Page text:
Bitcoin reduces methane emissions. Marathon has just published a report dedicated to the installation of miners on landfills.
Methane from landfills
In his report entitled “Cash on Trash”, the American miner Marathon notes that more than 2 billion tonnes of waste ends up in landfills each year. Part of this waste is made up of organic matter which, as it decomposes, releases methane.
Problem is, methane is a powerful greenhouse gas. Its impact on global warming is 80 times greater than that of carbon dioxide over a period of 20 years. And 34 times higher over a century.
But landfills are currently responsible for 11% of all global methane emissions. The World Bank also expects the volume of waste to increase by 70% by 2050.
The situation is particularly worrying in the United States. Landfills are responsible for 14% of human-caused greenhouse gas emissions.
Marathon notes that in 2021, U.S. landfills released 3.7 million tons of methane into the atmosphere. It is equivalent to “79 coal-fired power plants”can we read in the report.
For Anglophiles, this interview delves into the why and how in detail:
In the United States, more than 50% of landfills do not have a gas collection system. All the methane escapes into the atmosphere.
Another much less harmful approach is to burn this methane (CH4) instead of letting it escape as it is. It then transforms into CO2, which is preferable, unless it can be used wisely. However, studies show that because of gusts, only 92% of the methane reacts during combustion. In other words, 8% of methane still escapes into the atmosphere.
Why not put this gas to better use? Because many landfills are too small or too isolated to make it economically viable to recover the gas.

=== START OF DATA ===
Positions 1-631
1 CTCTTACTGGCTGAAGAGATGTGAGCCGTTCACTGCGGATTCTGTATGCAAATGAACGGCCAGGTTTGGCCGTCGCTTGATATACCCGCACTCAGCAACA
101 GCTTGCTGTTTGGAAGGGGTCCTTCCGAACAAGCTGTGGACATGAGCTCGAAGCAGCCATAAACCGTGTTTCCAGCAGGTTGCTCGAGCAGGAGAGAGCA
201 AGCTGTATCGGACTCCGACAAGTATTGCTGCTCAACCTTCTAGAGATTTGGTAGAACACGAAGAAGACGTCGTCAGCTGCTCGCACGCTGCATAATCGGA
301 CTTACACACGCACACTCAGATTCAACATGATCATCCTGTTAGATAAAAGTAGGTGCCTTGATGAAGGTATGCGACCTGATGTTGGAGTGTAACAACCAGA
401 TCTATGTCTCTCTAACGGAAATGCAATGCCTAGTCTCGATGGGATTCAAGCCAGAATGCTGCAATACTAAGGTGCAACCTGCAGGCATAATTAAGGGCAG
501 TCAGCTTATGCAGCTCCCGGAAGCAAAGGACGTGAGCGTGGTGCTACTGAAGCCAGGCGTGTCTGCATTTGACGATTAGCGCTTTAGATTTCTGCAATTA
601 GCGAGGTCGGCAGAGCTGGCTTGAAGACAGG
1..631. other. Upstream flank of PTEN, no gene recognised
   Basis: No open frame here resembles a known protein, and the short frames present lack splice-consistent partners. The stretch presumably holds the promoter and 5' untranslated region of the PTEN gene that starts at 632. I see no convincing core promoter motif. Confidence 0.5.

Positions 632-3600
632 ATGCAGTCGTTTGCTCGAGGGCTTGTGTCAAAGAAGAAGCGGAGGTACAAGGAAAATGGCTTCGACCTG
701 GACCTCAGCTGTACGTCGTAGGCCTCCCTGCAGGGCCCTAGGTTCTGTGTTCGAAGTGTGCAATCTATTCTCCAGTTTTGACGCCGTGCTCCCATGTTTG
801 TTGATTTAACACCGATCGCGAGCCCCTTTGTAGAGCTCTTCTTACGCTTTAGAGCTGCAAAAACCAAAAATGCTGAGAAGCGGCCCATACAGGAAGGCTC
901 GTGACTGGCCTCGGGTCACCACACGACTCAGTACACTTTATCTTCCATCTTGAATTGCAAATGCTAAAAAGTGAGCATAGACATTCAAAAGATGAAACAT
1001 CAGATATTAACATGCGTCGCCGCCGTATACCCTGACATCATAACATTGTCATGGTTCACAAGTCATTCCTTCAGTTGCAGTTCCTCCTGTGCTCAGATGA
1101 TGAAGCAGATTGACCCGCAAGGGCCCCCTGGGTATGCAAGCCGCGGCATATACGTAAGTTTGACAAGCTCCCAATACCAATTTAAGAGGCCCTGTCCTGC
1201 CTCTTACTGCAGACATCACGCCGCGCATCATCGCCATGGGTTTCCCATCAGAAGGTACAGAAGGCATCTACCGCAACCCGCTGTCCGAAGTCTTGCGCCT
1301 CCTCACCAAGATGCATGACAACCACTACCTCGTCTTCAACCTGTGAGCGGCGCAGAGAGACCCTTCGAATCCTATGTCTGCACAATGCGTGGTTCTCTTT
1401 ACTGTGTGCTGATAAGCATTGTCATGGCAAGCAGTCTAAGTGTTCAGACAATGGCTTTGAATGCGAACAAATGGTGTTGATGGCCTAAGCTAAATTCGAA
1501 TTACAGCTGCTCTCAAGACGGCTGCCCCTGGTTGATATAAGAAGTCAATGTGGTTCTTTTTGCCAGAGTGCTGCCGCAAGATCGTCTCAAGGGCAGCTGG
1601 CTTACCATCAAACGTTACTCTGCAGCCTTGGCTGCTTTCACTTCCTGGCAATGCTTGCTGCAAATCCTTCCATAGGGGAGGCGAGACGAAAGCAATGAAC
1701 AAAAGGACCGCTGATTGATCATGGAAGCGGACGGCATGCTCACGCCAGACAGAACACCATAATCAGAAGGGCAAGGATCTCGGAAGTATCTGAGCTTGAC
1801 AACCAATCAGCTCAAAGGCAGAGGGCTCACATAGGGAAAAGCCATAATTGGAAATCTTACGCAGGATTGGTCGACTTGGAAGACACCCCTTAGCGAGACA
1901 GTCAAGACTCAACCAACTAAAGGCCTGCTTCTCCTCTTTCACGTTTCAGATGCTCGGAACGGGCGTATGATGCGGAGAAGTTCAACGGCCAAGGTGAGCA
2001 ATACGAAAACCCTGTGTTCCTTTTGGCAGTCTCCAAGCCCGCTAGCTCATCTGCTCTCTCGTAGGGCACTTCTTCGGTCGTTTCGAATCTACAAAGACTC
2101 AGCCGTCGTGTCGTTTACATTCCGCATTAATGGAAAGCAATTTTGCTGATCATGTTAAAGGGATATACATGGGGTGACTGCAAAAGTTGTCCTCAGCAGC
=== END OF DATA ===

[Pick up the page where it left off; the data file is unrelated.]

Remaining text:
The sale of electricity produced using methane brings little profit, not to mention the delays in connecting to the high voltage lines necessary to transport the electricity. Refining gas to sell it as is is potentially more profitable, but it requires heavy investment (gas pipelines).
Only large landfills located near urban centers can be found there. Converting waste to energy is often out of the question for smaller or more remote landfills.
Mining bitcoins using landfills
The Bitcoin industry can provide a solution to small landfills that wish to recycle their waste while participating in the fight against global warming.
Additionally, the White House took decisive action in 2021 to force large landfills to reduce their methane emissions. Only large landfills are covered by the regulations, but perhaps all landfills will one day be affected.
So why not take the lead by welcoming bitcoin miners. The process is very simple. This involves capturing methane and burning it inside electricity generators which in turn power the miner’s machines.
In doing so, the landfill converts its methane into a source of energy and revenue with minimal investment. Bitcoin miners, for their part, benefit from an inexpensive source of electricity.
This solution also has the merit of reducing methane emissions. In fact, an electricity generator burns 99.99% of methane, compared to only 92% with flares.
If the Bitcoin industry expands further on landfills, it could theoretically become CO2 neutral. Bitcoin could even become an asset in the fight against global warming.
Many other wastes of energy could be put to good use. By absorbing these surpluses, miners provide a source of income that energy companies can use to finance the energy transition:
According to Daniel Batten, 6% of the Bitcoin network’s carbon footprint is already offset by reducing methane emissions!
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